The Art and Whimsy of Mo Willems

March 18 - September 25, 2016


Set two of images


(above: Mo Willems, The Duckling Gets a Cookie!? Final illustration for "Nooooooooooooooooooooooooooo!", © 2012 by Mo Willems. Hyperion Books for Children, 2012. Aquarelle watercolor pencil on paper, 8 3/4 x 17 5/8 inches.)

The Pigeon's chutzpah doesn't necessarily yield results, especially when it comes to getting the many things he wants. Duckling, a foil to Pigeon's bombast, gets a cookie by asking politely in The Duckling Gets a Cookie!? (Hyperion, 2012). Pigeon, who is often told "no," is driven topsy-turvy when recounting all the ways he doesn't get what he wants, and his thundering "NO" --with 27 "O's" -- upends both Duckling and cookie. Here again, the power of the lettering helps convey the power of the moment.


(above: Mo Willems,The Pigeon Wants a Puppy! Final illustration for "I've changed my mind.", © 2008 by Mo Willems. Hyperion Books for Children, 2008. Aquarelle watercolor pencil and red colored pencil on paper, 13 x 21 inches.)

In The Pigeon Wants a Puppy! (Hyperion, 2008) Willems zeroes in on the essence of a child's yearning. Pigeon's plaintive, inexorable pleading for a puppy works. Clearly, he has miscalculated, and Willems conveys his change of heart in the bird's slightly recoiling stance, the pinhole pupil of his eye, and the tiny, seemingly fragile lettering. Throughout his work, Willems achieves a masterful balance between too much and too little.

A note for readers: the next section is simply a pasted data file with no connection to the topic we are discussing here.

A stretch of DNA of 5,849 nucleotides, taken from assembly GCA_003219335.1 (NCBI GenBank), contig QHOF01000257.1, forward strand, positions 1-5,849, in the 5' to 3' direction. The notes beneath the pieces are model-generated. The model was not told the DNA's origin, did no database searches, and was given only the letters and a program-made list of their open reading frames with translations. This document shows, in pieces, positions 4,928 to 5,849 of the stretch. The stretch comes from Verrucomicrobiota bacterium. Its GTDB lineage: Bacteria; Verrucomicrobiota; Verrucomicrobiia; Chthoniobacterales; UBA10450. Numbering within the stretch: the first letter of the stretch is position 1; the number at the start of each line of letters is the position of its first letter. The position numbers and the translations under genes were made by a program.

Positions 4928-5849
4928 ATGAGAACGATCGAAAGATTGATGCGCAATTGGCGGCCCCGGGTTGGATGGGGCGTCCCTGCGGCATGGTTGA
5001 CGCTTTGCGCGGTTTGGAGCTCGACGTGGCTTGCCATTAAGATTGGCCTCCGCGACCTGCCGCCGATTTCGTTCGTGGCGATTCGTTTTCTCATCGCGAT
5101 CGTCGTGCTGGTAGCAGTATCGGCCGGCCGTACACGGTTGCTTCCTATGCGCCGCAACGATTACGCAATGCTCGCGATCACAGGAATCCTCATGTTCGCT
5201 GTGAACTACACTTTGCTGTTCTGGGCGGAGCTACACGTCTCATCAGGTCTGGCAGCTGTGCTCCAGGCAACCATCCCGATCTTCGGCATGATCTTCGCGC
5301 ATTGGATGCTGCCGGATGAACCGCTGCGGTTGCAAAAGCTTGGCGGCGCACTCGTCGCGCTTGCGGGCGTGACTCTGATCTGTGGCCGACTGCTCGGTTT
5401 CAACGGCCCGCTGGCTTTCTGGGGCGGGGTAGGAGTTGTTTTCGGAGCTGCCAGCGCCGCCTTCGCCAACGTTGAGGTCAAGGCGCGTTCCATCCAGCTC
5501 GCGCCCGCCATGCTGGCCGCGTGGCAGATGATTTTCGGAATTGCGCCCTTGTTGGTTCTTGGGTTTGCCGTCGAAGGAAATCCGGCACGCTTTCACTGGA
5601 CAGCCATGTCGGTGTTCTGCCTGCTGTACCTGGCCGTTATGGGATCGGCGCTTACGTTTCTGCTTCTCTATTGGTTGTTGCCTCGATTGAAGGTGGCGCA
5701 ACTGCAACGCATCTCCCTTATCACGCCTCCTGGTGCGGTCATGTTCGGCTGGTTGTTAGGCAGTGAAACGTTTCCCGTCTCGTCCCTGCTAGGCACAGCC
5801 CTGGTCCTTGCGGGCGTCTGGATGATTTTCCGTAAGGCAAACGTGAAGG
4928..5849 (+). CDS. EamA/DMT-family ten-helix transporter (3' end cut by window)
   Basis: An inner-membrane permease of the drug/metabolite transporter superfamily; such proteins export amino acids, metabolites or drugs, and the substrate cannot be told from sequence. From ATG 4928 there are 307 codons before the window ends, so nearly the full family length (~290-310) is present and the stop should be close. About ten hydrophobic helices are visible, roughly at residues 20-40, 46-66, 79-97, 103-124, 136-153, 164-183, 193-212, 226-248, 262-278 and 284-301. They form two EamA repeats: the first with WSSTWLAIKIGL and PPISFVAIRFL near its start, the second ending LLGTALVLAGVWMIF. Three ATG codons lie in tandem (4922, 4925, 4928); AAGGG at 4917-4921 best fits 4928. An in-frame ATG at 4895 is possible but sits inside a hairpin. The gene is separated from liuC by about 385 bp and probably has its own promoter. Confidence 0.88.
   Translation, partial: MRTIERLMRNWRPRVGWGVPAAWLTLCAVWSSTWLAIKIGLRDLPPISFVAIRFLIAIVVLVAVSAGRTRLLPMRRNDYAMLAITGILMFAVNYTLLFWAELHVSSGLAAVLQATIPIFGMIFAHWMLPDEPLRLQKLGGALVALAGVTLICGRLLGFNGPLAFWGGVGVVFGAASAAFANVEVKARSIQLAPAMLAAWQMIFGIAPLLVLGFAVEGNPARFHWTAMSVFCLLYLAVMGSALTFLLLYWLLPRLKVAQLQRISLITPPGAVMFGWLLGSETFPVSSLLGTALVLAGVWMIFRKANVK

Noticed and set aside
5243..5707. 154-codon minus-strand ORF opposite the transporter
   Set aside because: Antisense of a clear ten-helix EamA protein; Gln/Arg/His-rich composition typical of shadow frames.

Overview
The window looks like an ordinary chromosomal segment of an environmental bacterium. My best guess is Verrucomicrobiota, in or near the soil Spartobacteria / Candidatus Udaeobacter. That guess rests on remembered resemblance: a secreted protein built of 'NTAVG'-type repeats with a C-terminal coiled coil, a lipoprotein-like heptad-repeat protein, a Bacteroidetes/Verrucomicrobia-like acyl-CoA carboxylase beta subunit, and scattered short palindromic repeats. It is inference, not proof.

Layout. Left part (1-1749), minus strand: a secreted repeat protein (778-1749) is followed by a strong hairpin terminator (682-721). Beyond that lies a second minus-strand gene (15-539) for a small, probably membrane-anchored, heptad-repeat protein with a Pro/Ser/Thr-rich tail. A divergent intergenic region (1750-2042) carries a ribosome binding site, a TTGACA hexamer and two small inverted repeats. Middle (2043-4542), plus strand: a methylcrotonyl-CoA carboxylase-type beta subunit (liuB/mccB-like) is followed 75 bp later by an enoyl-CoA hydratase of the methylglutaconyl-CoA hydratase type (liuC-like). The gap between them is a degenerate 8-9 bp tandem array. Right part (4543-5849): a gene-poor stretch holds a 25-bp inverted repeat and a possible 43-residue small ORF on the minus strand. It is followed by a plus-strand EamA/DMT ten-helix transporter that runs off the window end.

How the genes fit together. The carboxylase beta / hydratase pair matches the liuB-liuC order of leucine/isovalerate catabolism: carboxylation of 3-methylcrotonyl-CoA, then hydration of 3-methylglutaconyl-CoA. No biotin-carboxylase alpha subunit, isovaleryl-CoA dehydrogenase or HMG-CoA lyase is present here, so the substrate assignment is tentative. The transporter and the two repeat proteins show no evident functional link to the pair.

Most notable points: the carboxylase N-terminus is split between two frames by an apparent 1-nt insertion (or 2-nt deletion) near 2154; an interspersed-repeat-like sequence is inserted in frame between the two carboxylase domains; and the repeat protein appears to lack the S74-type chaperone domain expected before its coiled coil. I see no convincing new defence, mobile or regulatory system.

(above: Mo Willems, Cat the Cat, Who Is That? Final illustration for "Blarggie! Blarggie!", © 2010 by Mo Willems. Balzer + Bray, an imprint of HarperCollins Publishers, 2010. Ink brush on paper, 13 15/16 x 16 15/16 inches.)

In 2008 Willems began a new series featuring Cat the Cat. Geared to the beginning reader, the books' repetition and limited vocabularies are key ingredients. Willems compensates for textual restrictions by using bold and dynamic graphics, uncluttered settings, and an irrepressible sense of humor.



(above: Mo Willems, Leonardo the Terrible Monster. Preliminary sketch for "Leonardo researched until he found the perfect candidate.", © 2005 by Mo Willems. Hyperion Books for Children, 2005. Blue colored pencil and graphite on vellum, 13 3/8 x 15 7/8 inches.)

The protagonist of Leonardo the Terrible Monster (Hyperion, 2005) believes he is a terrible failure as a monster because he is incapable of scaring anyone. Desperate, Leonardo researches and identifies his most likely prospect. In this early drawing, Leonardo's horns are quite large. For the final drawing, Willems shrunk them in size to underscore Leonardo's lack of physical intimidation.

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